After completing this course successfully, the student can:
Indicate the relevance of formal logical methods in computer science.
Explain the role of and the relationship between formal syntax and semantics of proposition and predicate logic.
Explain the principles of Binary Decision Diagrams, and manipulate them.
Explain the principles of SAT solving and apply them to simple examples
Apply proof systems (semantic tableaus, Gentzen and Hilbert style deduction, resolution) and prove their equivalence.
Explain the meaning of soundness and completeness and how these apply to the aforementioned proof systems.
Understand the concepts of logic programming, and explain the connection with mathematical logic.
Assumed previous knowledge
In logic many aspects of computer science are treated in a theoretical way. Examples are the relationship between syntax and semantics, computability, and concepts of programming languages. In a more direct sense, logic is applied in, e.g., logic programming, but also in programming by contract and other types of formal verification.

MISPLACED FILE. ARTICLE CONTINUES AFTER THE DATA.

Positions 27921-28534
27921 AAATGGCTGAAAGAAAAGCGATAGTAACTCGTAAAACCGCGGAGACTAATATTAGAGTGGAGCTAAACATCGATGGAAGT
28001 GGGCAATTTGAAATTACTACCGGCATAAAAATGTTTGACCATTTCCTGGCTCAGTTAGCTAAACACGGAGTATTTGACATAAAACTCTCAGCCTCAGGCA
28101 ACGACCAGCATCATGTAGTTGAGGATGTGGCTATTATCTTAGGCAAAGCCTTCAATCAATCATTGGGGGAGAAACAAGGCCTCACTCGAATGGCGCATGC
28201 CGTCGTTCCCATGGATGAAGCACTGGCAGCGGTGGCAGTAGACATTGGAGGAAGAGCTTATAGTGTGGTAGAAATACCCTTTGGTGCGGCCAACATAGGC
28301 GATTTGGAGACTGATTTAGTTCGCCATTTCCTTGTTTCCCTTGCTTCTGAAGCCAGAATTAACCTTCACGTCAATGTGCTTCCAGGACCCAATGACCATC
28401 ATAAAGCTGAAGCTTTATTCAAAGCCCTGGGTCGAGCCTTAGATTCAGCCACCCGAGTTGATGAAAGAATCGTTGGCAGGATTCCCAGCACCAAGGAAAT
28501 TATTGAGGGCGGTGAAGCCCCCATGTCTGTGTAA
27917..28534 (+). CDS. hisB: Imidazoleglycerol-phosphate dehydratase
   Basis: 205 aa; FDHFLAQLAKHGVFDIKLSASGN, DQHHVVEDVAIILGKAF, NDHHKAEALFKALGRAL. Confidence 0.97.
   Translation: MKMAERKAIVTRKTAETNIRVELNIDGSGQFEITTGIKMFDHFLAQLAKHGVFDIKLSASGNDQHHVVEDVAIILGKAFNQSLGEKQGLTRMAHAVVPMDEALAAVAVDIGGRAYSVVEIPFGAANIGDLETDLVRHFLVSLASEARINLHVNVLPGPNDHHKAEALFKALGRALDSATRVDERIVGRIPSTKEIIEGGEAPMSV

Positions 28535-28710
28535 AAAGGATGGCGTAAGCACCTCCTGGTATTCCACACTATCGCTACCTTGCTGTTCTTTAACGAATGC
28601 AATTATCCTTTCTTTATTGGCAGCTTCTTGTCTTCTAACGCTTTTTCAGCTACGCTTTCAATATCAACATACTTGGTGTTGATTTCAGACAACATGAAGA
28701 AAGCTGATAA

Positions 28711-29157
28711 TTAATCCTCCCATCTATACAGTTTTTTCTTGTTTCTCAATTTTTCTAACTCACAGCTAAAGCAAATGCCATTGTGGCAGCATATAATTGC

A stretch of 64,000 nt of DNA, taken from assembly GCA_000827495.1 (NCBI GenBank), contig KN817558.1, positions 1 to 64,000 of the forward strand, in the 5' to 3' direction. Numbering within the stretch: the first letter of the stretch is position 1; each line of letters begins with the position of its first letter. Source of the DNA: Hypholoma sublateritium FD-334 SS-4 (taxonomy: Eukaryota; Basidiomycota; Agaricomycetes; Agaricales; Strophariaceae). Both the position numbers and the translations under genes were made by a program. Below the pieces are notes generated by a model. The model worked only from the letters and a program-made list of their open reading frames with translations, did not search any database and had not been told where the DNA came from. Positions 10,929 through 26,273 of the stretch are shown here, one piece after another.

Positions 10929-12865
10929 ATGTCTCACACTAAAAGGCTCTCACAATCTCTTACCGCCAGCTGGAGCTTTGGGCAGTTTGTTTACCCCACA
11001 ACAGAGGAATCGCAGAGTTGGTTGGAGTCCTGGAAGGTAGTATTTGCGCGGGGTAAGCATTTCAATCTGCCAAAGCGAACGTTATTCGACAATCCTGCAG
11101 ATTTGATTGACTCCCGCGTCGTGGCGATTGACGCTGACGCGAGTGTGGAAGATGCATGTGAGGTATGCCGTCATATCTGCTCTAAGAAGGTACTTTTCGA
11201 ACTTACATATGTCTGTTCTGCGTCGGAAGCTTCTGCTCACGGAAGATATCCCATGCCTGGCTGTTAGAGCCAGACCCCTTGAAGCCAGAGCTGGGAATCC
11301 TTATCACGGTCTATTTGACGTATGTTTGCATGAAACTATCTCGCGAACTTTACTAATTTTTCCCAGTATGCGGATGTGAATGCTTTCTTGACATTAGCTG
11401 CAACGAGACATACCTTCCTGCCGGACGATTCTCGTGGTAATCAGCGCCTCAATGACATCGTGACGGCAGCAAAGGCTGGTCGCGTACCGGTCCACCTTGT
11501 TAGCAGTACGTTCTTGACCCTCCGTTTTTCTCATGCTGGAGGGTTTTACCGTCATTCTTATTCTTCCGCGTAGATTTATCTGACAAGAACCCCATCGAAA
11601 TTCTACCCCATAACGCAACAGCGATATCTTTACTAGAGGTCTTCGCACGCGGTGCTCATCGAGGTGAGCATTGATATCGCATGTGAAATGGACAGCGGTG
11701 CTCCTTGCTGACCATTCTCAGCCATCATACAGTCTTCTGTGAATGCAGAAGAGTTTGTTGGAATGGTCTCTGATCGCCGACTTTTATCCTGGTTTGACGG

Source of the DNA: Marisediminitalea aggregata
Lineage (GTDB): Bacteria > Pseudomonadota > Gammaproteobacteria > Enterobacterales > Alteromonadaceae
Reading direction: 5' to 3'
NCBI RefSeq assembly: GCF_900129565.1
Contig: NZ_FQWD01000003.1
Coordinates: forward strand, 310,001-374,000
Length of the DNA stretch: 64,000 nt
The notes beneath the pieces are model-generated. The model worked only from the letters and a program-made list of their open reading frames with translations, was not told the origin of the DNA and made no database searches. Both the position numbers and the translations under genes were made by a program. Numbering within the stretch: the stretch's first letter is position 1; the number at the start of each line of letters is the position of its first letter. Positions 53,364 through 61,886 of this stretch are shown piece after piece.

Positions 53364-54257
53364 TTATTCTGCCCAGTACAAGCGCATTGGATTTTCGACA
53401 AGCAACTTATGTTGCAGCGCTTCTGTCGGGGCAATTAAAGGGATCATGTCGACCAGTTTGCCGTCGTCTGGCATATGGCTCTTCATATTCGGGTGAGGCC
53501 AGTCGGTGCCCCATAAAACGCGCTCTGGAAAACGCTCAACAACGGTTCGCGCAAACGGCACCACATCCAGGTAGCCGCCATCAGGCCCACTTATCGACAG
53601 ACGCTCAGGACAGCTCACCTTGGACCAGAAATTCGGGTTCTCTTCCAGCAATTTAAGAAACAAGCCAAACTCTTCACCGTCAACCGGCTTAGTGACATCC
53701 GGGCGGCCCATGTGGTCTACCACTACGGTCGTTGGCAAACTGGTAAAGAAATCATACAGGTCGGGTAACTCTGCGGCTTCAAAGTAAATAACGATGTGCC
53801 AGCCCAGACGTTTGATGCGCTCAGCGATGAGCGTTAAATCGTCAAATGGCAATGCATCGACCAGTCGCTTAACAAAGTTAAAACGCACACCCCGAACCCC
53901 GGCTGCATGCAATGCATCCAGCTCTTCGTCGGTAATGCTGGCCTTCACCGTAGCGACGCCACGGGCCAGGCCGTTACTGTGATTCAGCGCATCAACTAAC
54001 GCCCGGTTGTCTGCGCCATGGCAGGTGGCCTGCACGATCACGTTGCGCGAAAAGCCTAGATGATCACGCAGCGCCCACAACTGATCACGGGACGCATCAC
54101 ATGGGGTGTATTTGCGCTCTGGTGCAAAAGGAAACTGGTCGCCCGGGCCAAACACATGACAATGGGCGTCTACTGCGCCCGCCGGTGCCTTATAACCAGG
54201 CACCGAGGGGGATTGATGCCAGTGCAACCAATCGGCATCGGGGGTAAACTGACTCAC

In this course we study the formal syntax and semantics of proposition and predicate logic. Several proof systems (semantic tableaux, Hilbert and Gentzen style systems, resolution) and their equivalence are presented, and soundness and completeness are discussed. We then continue by studying connections to other logic-related programming and specification paradigms: Binary Decision Diagrams, SAT solving and logic programming.
Recommended materials-Instructional modes
|BookM. Ben-Ari, Mathematical Logic for Computer Science (3rd ed.). Springer, 2012, ISBN 978-1-4471-2128-0|
|Self study without assistance|
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